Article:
We all know what an hackathon is: a fixed amount of time for experimenting with new things, get in touch with smart people and have fun with passions. In addition, “Converge Hackathon” aims to improve the collaboration between designers and developers during the whole process of thinking, refining and realizing an idea. Hence the name. And because I viscerally love the hackathon format ;)

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Don’t be shy and… present!

How the collaboration between developers and designers has gone?

Pretty much well, I would say.  This collaboration was one of the more acknowledged strength of the event. Here some of the attendees’ comments:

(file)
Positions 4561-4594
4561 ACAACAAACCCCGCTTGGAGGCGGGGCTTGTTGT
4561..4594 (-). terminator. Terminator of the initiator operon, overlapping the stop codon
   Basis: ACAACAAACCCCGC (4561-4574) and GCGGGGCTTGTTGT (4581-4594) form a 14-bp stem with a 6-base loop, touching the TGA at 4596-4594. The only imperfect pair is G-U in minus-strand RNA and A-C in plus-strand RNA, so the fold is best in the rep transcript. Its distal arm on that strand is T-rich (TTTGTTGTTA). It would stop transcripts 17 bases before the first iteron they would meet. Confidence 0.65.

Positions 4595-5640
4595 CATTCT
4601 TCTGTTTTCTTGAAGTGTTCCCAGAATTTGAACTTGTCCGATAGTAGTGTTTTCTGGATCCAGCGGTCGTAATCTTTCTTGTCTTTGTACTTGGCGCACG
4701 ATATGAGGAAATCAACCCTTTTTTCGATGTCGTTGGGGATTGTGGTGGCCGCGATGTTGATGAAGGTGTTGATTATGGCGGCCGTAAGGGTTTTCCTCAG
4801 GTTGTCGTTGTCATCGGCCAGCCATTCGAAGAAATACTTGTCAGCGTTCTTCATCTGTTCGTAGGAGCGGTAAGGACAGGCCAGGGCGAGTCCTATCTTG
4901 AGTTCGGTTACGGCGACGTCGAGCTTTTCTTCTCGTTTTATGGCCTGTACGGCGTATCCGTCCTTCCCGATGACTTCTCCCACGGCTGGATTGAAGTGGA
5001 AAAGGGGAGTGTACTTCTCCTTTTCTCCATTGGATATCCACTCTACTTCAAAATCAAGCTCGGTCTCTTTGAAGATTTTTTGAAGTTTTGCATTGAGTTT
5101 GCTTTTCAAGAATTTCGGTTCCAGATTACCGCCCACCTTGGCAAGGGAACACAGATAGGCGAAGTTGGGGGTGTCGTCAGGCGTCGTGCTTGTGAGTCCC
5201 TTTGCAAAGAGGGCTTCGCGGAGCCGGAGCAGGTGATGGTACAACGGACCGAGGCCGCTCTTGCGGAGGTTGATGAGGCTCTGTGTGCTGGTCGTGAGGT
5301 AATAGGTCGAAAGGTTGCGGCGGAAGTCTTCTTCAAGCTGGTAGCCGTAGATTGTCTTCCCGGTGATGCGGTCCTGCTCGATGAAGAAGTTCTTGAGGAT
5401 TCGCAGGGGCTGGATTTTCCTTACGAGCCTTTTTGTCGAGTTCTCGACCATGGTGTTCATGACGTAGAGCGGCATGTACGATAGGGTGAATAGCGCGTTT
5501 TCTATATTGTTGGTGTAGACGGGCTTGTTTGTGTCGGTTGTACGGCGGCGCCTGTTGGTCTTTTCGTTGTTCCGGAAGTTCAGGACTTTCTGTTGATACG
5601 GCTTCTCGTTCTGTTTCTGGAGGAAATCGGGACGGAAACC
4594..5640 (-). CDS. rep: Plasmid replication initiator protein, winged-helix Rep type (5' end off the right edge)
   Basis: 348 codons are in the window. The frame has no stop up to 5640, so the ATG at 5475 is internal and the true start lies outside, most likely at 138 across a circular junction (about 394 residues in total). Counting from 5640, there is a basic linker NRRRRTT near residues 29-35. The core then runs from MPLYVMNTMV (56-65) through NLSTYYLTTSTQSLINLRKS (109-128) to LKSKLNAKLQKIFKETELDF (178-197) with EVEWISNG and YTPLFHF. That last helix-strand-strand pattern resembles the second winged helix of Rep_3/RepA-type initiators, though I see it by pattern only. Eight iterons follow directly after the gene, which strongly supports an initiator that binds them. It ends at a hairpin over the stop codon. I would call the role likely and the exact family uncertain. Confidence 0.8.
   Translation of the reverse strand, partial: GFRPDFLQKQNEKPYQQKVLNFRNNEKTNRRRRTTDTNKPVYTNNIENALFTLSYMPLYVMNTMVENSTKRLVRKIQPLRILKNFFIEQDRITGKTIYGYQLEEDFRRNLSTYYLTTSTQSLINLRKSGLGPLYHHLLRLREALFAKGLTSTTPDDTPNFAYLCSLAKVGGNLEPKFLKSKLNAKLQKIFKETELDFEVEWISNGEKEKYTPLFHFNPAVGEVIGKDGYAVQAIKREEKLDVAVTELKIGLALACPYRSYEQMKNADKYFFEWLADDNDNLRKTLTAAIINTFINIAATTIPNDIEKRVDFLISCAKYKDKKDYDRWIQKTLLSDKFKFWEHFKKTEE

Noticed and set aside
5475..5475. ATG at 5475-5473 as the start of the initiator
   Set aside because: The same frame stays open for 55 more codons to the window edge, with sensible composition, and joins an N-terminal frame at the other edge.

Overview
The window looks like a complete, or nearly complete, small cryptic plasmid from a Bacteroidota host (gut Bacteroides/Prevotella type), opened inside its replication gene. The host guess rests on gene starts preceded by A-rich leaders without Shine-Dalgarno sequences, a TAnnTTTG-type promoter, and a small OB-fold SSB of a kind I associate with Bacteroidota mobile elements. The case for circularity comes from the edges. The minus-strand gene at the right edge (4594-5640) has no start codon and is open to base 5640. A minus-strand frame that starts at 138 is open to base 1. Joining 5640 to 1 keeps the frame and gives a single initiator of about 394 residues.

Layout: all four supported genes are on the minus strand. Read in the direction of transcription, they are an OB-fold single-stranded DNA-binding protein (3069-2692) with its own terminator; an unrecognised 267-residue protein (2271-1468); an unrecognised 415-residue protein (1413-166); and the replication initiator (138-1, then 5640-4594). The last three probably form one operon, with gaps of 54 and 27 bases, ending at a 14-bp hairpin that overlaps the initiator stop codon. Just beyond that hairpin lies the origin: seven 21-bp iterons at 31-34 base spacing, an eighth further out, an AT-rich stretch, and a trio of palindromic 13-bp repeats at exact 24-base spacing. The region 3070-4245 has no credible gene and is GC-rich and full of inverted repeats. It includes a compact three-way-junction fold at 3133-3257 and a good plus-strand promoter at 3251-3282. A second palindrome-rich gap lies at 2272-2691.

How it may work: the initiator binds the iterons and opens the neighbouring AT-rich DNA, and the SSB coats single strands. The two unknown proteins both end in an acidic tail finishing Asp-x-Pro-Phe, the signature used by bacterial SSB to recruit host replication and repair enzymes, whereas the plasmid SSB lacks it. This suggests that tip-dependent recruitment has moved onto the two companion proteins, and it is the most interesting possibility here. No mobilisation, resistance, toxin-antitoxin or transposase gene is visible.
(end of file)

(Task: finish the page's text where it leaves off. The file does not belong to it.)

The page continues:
“Was challenging to work with stranger but at the same time interesting and funny. The best part was the division of the work”
“The collaboration was really good. It was my first time working with developers and I enjoyed a lot. Otherwise, I think it was needed a bit more of integration regarding with how the design and the coding could be merge”
“I’ve meet a lot of interesting people and different points of view on even the simplest thing”
“Good organization, very nice the initiative of mixing designers with developers and give an opportunity to work together”
Although it was challenging:
“I’m a designer. Speaking with Developer is very difficult because they only think in their square area.”
“At the beginning was difficult to know new people and get in touch with the developers”
To summarise: no pain, no gain when you start this kind of collaboration :) But the feedback showed that audience gained a lot, despite some small pain.